Block Modelling Manual

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Block Modelling Manual


In all our spatial products you are able to perform block modelling. This is basic block modelling, and for more advanced features such as kriging you would need EvaluationXL. The tool used to do this is called Grid Data:



To demonstrate this tool, I will be using a layer with assayed values that have been surveyed down boreholes, if I view its data you will see it has segments with gold and tin values, they’re actually geometries generated because we did a borehole de-survey to get this but these can be any spatial objects as long as they have a value and dimensions:





Clicking on Grid Data brings up the following dialogue:



First, you choose the fields you want aggregated in the grid. It will do the aggregation in two steps: first it takes the geometries with their values and aggregates them straight into grid blocks, then after that you can do a smoothing operation with inverse distance weighting to smooth those blocks out. What I am choosing to aggregate here is the gold and tin grade and I am getting an average of this:




If you wanted to do more weighted averaging you could add a calculated column in the layer data grid and make it contain the content and use that column to do the calculations here (see Layer Data Grid Guide, Context Menus, Column Header Area Context Menu on how to add a calculated column).



Now we can go into Grid Settings and as you will see it automatically calculates the extents of your data for you, you can choose to have the cell size, area bounds or number of cells calculated and then edit the other parameters, here I have chosen the number of cells to be calculated and then chosen 10x10x10 meter blocks and have left the other parameters to exactly fit the data, but I could’ve made the bottom left go a bit more out etc.:





I can then go to Smoothing and choose the Smoothing Method, if it is none it will just do the aggregation to the block of whatever intersects that block, here I will choose the Inverse Distance Weighting option and I can then choose to what exponent, I will choose 2 here. I can then choose the Search Radius, it works out a default search radius of approximately 10% of the extent of your data, I want it to be more so I will make it 70. You can then choose the minimum and maximum number of elements to consider when smoothing and it will then take the closest and use those:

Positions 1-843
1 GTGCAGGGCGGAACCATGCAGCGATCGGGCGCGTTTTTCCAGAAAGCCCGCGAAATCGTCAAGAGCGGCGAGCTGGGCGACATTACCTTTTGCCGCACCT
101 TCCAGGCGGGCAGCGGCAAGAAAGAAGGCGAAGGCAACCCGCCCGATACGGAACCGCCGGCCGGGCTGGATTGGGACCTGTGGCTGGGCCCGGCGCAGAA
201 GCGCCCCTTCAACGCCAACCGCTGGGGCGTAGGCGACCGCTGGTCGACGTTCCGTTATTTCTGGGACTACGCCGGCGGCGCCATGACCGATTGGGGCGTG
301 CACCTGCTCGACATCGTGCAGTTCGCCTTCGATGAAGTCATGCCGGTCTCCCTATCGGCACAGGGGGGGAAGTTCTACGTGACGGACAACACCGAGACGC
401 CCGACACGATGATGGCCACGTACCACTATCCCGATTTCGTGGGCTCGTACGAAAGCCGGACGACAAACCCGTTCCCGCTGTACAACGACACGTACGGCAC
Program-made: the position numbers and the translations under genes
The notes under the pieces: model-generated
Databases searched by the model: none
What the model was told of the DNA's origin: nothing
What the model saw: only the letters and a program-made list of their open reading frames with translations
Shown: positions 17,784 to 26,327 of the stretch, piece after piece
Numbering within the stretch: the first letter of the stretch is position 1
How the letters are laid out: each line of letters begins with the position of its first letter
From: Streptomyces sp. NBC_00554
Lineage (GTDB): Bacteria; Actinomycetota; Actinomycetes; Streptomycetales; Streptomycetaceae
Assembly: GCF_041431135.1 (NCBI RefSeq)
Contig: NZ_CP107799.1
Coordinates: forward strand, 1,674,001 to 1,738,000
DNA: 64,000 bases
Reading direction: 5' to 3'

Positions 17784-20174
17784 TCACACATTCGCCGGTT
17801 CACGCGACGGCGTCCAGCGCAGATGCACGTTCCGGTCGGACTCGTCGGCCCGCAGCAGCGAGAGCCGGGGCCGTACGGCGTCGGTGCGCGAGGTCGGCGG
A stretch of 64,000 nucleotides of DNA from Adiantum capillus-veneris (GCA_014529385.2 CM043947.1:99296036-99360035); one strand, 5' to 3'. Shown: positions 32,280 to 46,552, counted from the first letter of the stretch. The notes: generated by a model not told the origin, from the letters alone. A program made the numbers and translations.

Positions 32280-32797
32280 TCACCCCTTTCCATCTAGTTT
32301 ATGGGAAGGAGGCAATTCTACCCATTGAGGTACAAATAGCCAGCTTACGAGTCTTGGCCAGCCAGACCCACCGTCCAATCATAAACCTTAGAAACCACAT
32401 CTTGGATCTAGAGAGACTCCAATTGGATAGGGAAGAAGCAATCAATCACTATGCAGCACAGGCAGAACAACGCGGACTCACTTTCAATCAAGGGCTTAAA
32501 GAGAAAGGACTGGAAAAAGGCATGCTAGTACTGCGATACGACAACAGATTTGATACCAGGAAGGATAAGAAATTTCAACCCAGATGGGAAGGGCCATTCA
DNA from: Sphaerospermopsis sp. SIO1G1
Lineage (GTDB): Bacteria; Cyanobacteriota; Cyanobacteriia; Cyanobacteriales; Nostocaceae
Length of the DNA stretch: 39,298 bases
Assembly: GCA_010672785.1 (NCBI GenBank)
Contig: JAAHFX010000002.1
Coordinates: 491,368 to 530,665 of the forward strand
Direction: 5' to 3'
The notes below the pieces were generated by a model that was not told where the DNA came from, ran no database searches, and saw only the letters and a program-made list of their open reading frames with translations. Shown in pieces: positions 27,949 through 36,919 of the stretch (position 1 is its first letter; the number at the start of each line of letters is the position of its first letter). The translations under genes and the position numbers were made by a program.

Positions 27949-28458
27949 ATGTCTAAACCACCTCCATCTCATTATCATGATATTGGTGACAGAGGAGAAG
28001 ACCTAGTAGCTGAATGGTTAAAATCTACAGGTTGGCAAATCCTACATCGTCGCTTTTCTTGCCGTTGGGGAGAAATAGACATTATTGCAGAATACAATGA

I’ve now set up my gridding and smoothing parameters and I am ready to compute so I will click OK:





It then prompts me to set the settings of the new layer and I can the click OK:




And there is my grid/block model:



I can then zoom into it, snap to it using one of the snap tools and rotate it to see how it looks:




The default display for these grids is as a block model, it’s actually internally referred to and stored as a grid. What I can do now is put a thematic on it and colour it by the gold grade:



Now I can tick off the low values in the theme legend and only view the higher values if I wanted:




Now this block model we created is actually a grid file, you can view its data and it will appear as a typical table but it is actually a grid. You can then filter here in the layer data grid if you want as well:




For grid objects there are special settings you can set in the layer properties under Grid Objects, you can choose to have the grid displayed as lines, points or blocks. You can also choose the selected display:



I will change it, for example, from block display to line display:




Now what you can do is save this block model by right clicking on the layer and doing the following:




You can then choose to save it in our native file format for this which is SpatialVU Grid file(*.svuGrid), which is a very compact format, or any other format you would prefer for example a Datamine Block Model File(*dm):